The Centre will notify the rules of the Citizenship Amendment Act before the Lok Sabha elections are announced, The Indian Express reported on Wednesday quoting an unidentified government official.

The Citizenship Amendment Act, approved by Parliament on December 11, 2019, provides citizenship to refugees from six minority religious communities except Muslims from Bangladesh, Afghanistan and Pakistan, on the condition that they have lived in India for six years and entered the country by December 31, 2014.

The rules of the citizenship law, however, have not been published yet, even though parliamentary guidelines say they must be established within six months of an Act coming into force.

The Union home ministry has sought extensions eight times to frame the rules since the law was enacted. It had initially cited the coronavirus pandemic as the reason for the delay and subsequently said that framing the rules needed more consultation.

A government official told The Indian Express that the rules were now ready and an online portal has been set up to allow applicants to apply even using their mobile phones.

“The applicants will have to declare the year when they entered India without travel documents,” the official told the newspaper. “No document will be sought from the applicants. Requests of the applicants, who had applied after 2014, will be converted as per the new rules.”

The official was also quoted as saying that while the Centre has taken eight extensions to frame the rules, “In the last two years, over 30 district magistrates and home secretaries of nine states have been given powers to grant Indian citizenship to Hindus, Sikhs, Buddhists, Jains, Parsis and Christians coming from Afghanistan, Bangladesh and Pakistan under the Citizenship Act of 1955”.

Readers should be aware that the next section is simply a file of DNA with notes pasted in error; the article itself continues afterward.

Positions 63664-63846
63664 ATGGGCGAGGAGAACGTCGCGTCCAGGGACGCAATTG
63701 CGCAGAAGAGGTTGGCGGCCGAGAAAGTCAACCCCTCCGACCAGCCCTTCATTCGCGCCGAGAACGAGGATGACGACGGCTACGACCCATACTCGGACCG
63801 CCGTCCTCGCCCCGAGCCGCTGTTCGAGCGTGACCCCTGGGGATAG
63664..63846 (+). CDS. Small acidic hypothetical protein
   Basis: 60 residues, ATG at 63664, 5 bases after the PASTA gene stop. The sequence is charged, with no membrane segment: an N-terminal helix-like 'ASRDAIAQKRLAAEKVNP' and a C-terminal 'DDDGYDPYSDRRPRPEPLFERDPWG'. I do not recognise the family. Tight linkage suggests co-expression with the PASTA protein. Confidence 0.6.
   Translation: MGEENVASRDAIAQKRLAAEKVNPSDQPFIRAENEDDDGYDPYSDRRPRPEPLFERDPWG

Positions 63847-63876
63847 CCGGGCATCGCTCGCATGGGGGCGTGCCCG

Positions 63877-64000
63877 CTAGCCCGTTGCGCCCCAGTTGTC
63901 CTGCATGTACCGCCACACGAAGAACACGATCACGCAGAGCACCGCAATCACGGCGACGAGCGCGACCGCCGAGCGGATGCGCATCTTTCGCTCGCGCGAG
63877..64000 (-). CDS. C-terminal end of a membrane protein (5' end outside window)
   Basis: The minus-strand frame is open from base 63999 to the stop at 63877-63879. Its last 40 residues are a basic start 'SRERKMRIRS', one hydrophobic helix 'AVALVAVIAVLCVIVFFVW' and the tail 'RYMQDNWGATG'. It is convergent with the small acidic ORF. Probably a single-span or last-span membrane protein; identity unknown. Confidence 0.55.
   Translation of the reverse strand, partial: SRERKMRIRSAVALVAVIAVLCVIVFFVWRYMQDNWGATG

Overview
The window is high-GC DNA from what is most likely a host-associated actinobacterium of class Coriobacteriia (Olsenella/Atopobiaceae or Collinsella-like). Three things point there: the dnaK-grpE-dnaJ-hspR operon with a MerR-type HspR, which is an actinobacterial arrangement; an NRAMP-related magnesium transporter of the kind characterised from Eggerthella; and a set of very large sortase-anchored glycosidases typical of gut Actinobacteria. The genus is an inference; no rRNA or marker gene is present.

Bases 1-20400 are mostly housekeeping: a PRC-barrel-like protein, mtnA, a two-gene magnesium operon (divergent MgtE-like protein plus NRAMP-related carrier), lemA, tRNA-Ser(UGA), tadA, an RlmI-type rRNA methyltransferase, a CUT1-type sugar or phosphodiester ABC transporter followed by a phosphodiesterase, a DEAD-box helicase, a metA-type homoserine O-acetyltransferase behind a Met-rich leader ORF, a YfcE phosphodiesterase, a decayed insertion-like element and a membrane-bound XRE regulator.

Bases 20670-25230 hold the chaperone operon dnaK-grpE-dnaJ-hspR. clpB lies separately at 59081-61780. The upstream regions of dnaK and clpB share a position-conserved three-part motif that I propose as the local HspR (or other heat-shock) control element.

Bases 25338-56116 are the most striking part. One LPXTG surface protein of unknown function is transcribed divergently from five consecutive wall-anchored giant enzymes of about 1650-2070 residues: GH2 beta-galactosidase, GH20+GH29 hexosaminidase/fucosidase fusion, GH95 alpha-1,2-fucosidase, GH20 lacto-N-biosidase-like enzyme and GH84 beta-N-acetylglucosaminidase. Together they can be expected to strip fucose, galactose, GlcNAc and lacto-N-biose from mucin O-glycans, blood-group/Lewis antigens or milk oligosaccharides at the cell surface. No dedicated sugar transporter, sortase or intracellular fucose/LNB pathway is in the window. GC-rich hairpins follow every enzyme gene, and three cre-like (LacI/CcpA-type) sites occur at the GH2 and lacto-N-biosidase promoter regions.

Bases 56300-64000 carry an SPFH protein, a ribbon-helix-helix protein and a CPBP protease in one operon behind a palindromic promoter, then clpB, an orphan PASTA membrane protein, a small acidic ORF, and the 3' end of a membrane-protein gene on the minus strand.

An unidentified home ministry official told The Hindu that Pakistani Hindus, who had entered India legally and whose documents expired while they awaited citizenship, will also be eligible to apply online under the new law.

However, the government portal does not accept expired Pakistani passports, forcing those seeking Indian citizenship to apply to the Pakistan High Commission to get their passports renewed, according to The Hindu.

Seemant Lok Sangathan, a group that advocates for the rights of Pakistani minority migrants in India, said that around 80,000 applications from Pakistani Hindus are pending with the authorities.

“In Rajasthan, there are 35,000 people whose citizenship application is pending,” the group’s chief Hindu Singh Sodha told the newspaper. “All these people came on valid papers and visas post-2010. They have been waiting for citizenship for more than 10 years.”

The government official told The Hindu that if needed, the government can make changes to the law to extend the 2014 cutoff date.

The Citizenship Amendment Act has been widely criticised for excluding Muslims, sparking massive protests across the country in late 2019 and early 2020. Indian Muslims fear that the law could be used along with the nationwide National Register of Citizens to harass and disenfranchise them. The National Register of Citizens is a proposed exercise to identify undocumented immigrants.

While protests against the Act in the rest of India have revolved around the law’s alleged anti-Muslim bias, ethnic groups in Assam and the rest of the North East fear they will be physically and culturally swamped by migrants from Bangladesh.